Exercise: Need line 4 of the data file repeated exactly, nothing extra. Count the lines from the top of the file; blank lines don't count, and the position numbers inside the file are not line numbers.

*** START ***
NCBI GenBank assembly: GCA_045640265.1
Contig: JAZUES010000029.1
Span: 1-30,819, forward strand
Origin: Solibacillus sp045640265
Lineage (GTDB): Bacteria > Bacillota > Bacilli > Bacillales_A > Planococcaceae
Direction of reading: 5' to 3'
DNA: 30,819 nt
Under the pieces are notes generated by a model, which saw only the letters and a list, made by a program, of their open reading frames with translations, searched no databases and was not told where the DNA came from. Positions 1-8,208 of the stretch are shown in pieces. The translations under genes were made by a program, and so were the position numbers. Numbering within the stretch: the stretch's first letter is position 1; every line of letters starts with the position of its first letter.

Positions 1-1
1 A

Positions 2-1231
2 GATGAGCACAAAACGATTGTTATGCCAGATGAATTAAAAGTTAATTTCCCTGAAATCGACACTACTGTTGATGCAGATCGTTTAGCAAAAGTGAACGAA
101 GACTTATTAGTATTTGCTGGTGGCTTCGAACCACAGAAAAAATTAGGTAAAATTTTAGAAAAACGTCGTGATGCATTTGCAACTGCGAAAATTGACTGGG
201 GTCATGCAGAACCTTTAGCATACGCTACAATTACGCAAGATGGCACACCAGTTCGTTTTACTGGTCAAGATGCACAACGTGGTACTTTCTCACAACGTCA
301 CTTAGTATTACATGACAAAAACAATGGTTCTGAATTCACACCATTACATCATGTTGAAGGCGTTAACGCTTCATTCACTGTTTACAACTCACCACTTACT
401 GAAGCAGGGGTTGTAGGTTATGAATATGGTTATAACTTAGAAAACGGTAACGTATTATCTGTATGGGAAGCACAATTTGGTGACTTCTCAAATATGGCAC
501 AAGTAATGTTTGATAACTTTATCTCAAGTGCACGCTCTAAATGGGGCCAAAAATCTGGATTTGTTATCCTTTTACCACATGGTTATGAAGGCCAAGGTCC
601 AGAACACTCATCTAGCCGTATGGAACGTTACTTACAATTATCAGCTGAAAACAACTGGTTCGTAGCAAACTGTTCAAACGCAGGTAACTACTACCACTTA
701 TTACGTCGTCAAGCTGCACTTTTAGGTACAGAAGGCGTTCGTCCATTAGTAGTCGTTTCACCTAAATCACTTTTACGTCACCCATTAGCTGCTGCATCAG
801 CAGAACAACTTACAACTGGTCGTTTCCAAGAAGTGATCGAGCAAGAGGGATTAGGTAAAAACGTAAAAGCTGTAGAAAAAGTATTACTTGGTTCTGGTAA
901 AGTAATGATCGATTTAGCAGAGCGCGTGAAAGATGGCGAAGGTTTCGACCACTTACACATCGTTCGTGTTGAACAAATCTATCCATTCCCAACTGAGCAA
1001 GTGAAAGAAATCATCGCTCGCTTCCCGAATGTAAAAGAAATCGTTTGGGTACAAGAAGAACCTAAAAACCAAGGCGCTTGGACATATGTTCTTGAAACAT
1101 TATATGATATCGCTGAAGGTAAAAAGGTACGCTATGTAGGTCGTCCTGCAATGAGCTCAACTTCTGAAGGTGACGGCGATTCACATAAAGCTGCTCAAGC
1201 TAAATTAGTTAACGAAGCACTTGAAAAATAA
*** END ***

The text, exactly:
Origin: Solibacillus sp045640265